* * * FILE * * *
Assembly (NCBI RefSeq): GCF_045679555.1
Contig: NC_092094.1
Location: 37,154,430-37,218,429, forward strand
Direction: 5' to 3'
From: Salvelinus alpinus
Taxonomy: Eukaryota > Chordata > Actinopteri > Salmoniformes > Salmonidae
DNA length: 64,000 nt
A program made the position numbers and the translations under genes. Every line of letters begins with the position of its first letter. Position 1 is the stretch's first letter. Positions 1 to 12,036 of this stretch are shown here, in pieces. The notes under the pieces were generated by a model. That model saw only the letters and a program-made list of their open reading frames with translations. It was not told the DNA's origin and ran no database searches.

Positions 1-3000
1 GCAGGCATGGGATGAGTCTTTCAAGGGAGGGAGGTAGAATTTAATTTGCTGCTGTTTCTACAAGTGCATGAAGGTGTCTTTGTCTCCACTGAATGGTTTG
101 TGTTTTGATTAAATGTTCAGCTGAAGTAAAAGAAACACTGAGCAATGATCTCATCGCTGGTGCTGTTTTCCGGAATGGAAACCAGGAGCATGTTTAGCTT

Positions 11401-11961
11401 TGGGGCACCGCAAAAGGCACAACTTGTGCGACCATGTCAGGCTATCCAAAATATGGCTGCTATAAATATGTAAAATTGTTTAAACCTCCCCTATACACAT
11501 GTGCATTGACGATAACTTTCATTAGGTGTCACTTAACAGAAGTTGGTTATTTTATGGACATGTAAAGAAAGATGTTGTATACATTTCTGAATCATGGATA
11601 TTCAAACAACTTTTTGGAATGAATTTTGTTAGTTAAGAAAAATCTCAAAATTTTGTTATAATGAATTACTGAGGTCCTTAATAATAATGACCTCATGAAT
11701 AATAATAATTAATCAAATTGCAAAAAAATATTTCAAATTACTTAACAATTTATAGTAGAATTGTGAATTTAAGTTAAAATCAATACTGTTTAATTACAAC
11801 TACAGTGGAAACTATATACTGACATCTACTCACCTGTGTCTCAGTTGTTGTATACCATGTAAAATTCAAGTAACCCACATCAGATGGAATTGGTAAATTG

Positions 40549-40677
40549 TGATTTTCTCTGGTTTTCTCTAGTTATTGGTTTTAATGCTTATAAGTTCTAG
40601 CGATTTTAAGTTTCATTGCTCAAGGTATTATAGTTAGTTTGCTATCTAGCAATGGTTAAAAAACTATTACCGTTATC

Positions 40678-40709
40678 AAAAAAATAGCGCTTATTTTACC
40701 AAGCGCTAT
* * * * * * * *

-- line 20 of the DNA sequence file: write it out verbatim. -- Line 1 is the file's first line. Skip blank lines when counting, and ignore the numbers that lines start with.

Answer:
40601 CGATTTTAAGTTTCATTGCTCAAGGTATTATAGTTAGTTTGCTATCTAGCAATGGTTAAAAAACTATTACCGTTATC